Wow...thanks for the awesome description of current nuclear reactor safety systems and design. It's nice to know they're actually NOT trying to blow up the planet =)


RE: Isn't anyone else thinking?
By Samus on 9/27/2010 11:21:18 PM , Rating: 3
Totally...it's ridiculous to keep referring to nuclear disasters that occured during the initial implementations of the technology just shortly after using nuclear fuel to generate electricity was discovered.

It's like saying the Ford Model T's crank start system killed thousands when it backfired, and starting a car is still dangerous. Or what were those other cars that exploded in rear-end collisions? Yea, cus that happens all the time, right?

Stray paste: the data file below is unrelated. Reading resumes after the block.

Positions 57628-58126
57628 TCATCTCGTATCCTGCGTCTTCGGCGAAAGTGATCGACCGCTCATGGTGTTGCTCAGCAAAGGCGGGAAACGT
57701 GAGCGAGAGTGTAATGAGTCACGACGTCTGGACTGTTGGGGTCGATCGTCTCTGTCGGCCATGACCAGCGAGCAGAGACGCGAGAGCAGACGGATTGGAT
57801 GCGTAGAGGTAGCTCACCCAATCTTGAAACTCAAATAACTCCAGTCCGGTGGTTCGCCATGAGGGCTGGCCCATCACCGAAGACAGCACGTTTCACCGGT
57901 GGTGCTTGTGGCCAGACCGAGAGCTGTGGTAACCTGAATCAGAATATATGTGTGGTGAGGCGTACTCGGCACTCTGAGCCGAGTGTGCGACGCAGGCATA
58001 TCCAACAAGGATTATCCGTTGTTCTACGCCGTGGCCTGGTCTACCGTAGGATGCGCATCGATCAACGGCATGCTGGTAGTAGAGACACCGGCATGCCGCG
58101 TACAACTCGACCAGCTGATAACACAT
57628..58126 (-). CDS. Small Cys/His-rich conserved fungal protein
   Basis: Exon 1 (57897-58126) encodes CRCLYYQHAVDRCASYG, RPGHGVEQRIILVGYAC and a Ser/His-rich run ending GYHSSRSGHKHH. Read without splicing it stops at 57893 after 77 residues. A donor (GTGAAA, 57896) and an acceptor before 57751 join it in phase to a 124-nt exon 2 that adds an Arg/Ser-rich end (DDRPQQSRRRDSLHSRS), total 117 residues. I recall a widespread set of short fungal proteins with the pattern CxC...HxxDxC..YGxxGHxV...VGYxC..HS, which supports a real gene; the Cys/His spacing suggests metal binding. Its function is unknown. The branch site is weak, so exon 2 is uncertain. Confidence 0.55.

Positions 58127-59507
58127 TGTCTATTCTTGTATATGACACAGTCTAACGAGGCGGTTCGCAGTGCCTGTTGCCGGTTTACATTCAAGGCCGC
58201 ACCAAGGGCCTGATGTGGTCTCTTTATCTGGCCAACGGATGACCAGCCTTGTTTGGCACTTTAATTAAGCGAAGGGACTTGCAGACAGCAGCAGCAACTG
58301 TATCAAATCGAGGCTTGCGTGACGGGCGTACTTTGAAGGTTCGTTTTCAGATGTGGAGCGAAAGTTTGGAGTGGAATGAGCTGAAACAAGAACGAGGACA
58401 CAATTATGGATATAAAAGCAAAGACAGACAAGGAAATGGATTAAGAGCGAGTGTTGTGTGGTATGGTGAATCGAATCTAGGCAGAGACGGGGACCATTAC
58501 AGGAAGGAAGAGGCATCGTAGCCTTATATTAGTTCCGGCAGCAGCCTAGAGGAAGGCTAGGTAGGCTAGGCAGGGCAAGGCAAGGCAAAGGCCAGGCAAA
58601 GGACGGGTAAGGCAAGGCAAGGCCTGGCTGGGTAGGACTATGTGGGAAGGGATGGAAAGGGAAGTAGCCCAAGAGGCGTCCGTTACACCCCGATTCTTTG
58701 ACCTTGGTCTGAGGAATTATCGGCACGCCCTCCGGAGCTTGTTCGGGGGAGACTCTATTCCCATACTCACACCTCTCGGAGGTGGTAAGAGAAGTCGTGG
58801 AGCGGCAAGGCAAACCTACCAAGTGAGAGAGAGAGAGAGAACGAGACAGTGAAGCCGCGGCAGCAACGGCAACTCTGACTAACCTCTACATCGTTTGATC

It's like saying flying by aircraft is among the most dangerous ways to travel as it was duing the 1930's, and flying today is still equally as dangerous.

Technology improves, but people never give nuclear technology or advancement any credit for doing so.


RE: Isn't anyone else thinking?
By DEVGRU on 9/27/2010 1:59:18 PM , Rating: 3
quote:
Curious enough, why would Chernobyl happen in Russia but not somewhere like pakistan or india?


Easy. One word...

Vodka!


By monkeyman1140 on 9/29/2010 2:24:01 AM , Rating: 2
yeah yeah, everybody claims their reactor design is safe. That's why there have been hundreds of accidents over the years, plenty of spills, radioactive releases, and a few explosions.


RE: Isn't anyone else thinking?